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NPA Immediate Past President on MSNBC Nov 14

Posted by Jean Silver-Isenstadt, MD, PhD, NPA Executive Director November 13, 2012 at 4:40 PM

Watch NPA’s Immediate Past President Dr. Valerie Arkoosh on MSNBC’s show, The Cycle, where she discusses the implementation of the Affordable Care Act and how it will tangibly improve care for patients.  Click here to watch the segment.

More information about the show is available here.

2 Responses to “NPA Immediate Past President on MSNBC Nov 14”

  1. steven lewis says:

    In watching you comment and your reasons for optimism for the ACA I could not disagree more for the following reasons:
    1. The price for coverage within the exchanges for a family of four in the state of Colorado alone is over $1,500/month and benefits within the exchanges can be added to or taken away. Too much risk that I would take as a father.
    2. Increasing premiums on existing policies are up over 22% since the ACA was signed and placed into law. Pre-existing conditions are an incredible burden for insurers who have to take on the additional risk and their bond portfolios [about .70 cents per dollar] cannot sustain the unlimited paying of benefits. There is a great concern that some insurers may go into receivership at the State level or dissolve altogether as the current rating agencies [AmBest, S&P, Moody’s] continue to measure their solvency.

    The concern on the topic of ‘Healthcare Reform’ seemed to only be settling the argument…Who Should Pay? Well, the above two points sure is not making anything affordable for middle class Americans. Secondly, two areas of this odious Healthcare Reform NEVER addressed the profits of the service providers, specifically hospitals. I feel their profit should be disclosed since they get to benefit from the NOW seemingly unlimited source of revenue flowing into their institutions. Thirdly, it will be shown that the pharmaceutical companies will profit in a big big way as they profit from a form of allopathic solutions instead of homeopathic. Lastly, the FDA [Food & Drug Administration], AMA [American Medical Association], and the AHA [American Heart Association] need to be held accountable as they determine the GUIDELINES and DEFINE what health is. I have two clients who serve on the FDA Board and they both tell me that EVERYTHING is based and determined on a CONSENSUS with very little factual data to support the decision(s) which ultimately become FACT.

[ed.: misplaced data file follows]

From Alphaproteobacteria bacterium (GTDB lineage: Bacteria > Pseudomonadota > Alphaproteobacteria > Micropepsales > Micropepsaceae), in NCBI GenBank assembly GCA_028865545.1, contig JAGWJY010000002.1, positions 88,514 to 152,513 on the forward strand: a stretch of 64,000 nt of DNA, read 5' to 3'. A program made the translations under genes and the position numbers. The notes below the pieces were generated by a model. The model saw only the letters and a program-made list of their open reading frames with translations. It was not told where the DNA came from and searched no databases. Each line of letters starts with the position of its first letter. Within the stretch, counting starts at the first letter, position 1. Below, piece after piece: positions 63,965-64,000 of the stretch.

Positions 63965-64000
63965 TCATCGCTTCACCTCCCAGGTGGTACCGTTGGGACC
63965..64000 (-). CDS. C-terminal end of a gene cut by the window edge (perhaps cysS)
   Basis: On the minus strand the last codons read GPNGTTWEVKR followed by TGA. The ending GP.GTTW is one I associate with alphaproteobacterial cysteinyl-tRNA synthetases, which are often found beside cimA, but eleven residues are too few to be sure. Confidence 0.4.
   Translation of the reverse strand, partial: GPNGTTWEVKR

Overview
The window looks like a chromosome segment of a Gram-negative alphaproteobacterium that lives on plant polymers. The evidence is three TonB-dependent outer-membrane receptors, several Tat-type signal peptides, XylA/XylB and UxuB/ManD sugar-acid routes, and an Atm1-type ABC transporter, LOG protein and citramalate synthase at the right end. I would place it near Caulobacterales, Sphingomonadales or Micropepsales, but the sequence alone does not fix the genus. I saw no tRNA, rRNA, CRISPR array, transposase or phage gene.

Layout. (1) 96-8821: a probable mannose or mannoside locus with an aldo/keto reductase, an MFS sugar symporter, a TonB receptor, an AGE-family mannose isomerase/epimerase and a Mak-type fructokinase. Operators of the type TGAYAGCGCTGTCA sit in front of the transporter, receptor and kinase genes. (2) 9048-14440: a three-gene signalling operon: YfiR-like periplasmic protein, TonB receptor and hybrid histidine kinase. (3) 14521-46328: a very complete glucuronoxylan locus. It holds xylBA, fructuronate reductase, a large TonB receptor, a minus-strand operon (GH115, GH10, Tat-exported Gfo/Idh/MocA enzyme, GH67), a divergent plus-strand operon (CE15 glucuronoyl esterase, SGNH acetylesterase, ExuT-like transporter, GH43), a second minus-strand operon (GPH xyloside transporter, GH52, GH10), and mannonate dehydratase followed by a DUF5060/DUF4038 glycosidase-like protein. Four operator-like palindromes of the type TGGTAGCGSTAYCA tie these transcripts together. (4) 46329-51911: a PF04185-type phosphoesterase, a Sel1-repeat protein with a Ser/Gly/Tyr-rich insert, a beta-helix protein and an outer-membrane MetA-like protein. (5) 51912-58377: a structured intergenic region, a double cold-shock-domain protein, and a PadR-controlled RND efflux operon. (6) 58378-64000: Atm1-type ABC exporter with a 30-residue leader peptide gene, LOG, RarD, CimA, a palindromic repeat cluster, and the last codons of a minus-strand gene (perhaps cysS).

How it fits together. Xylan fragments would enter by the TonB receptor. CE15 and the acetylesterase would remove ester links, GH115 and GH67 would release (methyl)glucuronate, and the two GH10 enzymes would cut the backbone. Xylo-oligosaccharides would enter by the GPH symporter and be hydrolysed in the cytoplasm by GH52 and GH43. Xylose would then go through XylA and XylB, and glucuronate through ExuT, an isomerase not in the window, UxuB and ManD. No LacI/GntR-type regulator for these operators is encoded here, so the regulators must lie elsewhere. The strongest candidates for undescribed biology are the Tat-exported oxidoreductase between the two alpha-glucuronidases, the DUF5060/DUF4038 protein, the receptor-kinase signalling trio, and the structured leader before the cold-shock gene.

In closing, it seems that the ACA ignored many many aspects to what should be defined exhaustively as “Healthcare Reform” and only limited it to the insurance industry and the taxpayer while ignoring [intentionally or not] the other MAJOR PLAYERS in the areas of what truly is Healthcare.

  2. Jonas Green says:

    Mr. Lewis,

    I share your skepticism regarding the profits of insurance companies, pharmaceutical companies, and the AMA. The FDA and AHA are more of a mixed bag.

    Right now in Colorado as elsewhere in the country there are many uninsured individuals and families for whom a single health event could easily exceed $1500. Research has shown that many people are in debt for exactly that reason. The $1500/month cost you mention is troubling, but costs will actually be lower in Colorado under the ACA than they are now. The fear of losing benefits is actually reduced under the ACA, as the law makes it more difficult for insurance companies to drop benefits.

    I have very little sympathy for the bond portfolio of insurance companies whose profits have for many years been large and troubling.

    The ACA is by no means perfect and there is much work yet to be done (including costs of care as you allude to), but by opening the door to access for many and by protecting children, women, young adults and anyone who gets sick from various health system afflictions that existed before ACA, this law is a step in the right direction. We must build on it and move forward.

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